Digital Ag Supports a Growing Force of Female Farmers
The digital agricultural revolution combined with a new, growing force of female farmers is reshaping the ag sector for a stronger, more diversified, resilient and innovative future.
Chalk it up to partly my own experience growing up as a young woman in a family farm enterprise, but I have a special place in my heart for watching women in agriculture thrive using Granular’s digital tools.
Digital ag and data-driven farm management software tools are a game-changer for women looking to compete in what has typically been seen as a man’s job. The timing is perfect — the digital revolution in agriculture is happening at the same time we are experiencing an explosion of women in farming.
Female-run farms are on the rise across the United States. The 2017 USDA census numbers found female farm operators increased by 23% since 2012 (more than 200,000 new farms with women involved) while at the same time, total farms in the U.S. dropped by 3%. There are fewer farms overall, but many more women are involved in the farms we do have.
In the meantime, agriculture is going increasingly digital.
I’m not arguing that the “Farm 3.0” revolution works better for women than men. It doesn’t, and digital farm management tools are inherently gender-neutral. But that’s why it is so empowering for women. In the last several centuries of agricultural advances, this is the first time that we have experienced a significant shift in agricultural methodology using a tool that wasn’t designed, specifically, with men in mind.
For women as passionate about farming as their male counterparts are, that’s where the opportunity lies — a chance to level what has traditionally been a male-dominated agricultural playing field by taking advantage of a tool that can work just as well for women as it can for men.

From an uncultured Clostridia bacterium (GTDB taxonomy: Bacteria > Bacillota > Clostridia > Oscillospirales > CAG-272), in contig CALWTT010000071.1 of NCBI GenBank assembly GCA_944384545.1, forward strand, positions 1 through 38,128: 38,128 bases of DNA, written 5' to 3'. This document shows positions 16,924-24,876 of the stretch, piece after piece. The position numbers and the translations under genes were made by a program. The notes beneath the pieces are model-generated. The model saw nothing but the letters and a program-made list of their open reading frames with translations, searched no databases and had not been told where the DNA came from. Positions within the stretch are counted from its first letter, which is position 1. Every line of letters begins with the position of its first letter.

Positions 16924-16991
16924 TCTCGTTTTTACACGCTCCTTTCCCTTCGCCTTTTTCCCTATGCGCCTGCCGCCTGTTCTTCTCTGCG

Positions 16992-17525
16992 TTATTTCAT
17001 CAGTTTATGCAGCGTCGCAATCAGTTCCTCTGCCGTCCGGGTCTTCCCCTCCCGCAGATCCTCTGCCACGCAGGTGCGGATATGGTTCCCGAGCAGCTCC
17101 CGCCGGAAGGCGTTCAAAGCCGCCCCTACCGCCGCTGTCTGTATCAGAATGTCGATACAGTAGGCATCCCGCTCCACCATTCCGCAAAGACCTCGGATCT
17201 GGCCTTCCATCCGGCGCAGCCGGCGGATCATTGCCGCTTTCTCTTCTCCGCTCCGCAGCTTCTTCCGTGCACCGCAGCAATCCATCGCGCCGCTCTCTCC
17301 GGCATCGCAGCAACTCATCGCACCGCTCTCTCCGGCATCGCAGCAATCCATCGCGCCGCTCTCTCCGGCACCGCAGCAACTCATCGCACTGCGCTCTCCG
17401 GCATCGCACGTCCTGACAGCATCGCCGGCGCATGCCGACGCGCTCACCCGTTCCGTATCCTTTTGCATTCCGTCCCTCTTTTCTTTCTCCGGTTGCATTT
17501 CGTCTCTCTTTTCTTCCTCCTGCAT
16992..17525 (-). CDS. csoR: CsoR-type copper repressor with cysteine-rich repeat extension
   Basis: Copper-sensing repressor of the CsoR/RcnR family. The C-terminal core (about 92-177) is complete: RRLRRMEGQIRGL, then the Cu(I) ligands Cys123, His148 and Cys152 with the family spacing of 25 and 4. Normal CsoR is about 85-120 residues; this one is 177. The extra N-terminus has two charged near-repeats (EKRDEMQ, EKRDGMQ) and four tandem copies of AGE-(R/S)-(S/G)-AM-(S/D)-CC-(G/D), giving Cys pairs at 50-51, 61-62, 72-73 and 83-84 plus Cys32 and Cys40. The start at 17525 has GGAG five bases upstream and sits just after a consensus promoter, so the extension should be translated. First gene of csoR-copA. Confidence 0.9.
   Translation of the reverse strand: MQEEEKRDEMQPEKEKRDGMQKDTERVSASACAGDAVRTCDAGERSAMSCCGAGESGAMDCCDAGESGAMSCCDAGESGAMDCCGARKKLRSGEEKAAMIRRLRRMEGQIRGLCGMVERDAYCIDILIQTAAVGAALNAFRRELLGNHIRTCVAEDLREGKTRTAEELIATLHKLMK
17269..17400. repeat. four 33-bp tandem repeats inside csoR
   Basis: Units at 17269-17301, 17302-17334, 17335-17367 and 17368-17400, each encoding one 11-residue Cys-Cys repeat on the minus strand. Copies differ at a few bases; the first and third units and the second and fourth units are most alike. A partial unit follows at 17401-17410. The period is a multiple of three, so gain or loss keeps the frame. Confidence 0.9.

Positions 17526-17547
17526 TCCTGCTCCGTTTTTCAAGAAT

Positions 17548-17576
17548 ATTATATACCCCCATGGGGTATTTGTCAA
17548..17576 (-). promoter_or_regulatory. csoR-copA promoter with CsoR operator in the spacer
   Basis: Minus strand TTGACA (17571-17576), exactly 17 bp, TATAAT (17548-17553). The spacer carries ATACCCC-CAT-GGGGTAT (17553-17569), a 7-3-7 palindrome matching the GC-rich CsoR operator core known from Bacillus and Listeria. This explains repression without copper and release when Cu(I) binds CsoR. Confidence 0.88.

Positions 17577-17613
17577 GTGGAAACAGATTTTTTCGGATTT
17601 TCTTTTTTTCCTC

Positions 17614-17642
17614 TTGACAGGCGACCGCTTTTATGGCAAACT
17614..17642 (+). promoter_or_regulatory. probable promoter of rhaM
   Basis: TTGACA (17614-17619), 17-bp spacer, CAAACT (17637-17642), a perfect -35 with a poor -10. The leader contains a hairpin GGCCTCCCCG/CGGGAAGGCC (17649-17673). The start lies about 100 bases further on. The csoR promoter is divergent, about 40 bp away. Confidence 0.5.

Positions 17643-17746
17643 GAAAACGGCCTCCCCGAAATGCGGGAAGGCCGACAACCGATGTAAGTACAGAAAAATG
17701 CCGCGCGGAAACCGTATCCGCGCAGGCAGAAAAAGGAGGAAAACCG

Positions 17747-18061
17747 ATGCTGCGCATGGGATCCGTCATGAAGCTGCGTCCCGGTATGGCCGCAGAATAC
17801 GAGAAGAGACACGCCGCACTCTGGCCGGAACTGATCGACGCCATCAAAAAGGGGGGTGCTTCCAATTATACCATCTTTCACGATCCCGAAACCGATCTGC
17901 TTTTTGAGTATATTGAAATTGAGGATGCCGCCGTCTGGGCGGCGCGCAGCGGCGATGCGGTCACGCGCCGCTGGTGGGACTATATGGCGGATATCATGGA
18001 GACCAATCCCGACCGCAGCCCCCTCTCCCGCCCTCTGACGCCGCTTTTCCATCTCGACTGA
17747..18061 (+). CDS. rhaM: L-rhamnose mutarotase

Farming in a Male-Dominated Sector
Women farmers are on the rise, but men are still dominant in agriculture.
Small inconveniences — like trying to find farm-tough clothes accommodating female curves — or more significant frustrations — like equipment designed for male hands and strength — point to unfortunate gender stereotypes that women aren’t naturally as ‘good’ at farming as men. Or they can’t succeed without male help.
In the U.S., female farmers are younger than male farmers, according to the 2017 USDA census. They are more likely to be beginning farmers, having operated their farm for 10 years or less than men, live on the farm they operate and are less likely to report farming as their primary occupation. Woman farmers need a competitive edge to develop their foothold in agriculture.
While more women are involved in farming than ever before, they are often doing so with a male partner. Ninety-one percent of farms in 2017 reported that they had at least one male partner in the farm operations and men still make the majority of vital decisions when it comes to farm operations. While men and women now have almost equal weight in financial, record-keeping, succession and estate planning decisions, men are still the primary decision-makers for farm land-use, crop, livestock and day-to-day decisions.
Women have “Come a long way, baby” in agriculture, but it is still a man’s sector. That’s why female farmers know that to succeed, they will need all the tools available at their disposal. I can’t think of a better, more versatile one than digital.
Digital Tools Help Women Farmers in Many Ways
In my team’s work helping Granular’s customers implement digital in their farming operations, we’ve worked with women using Granular’s software tools to achieve many different goals.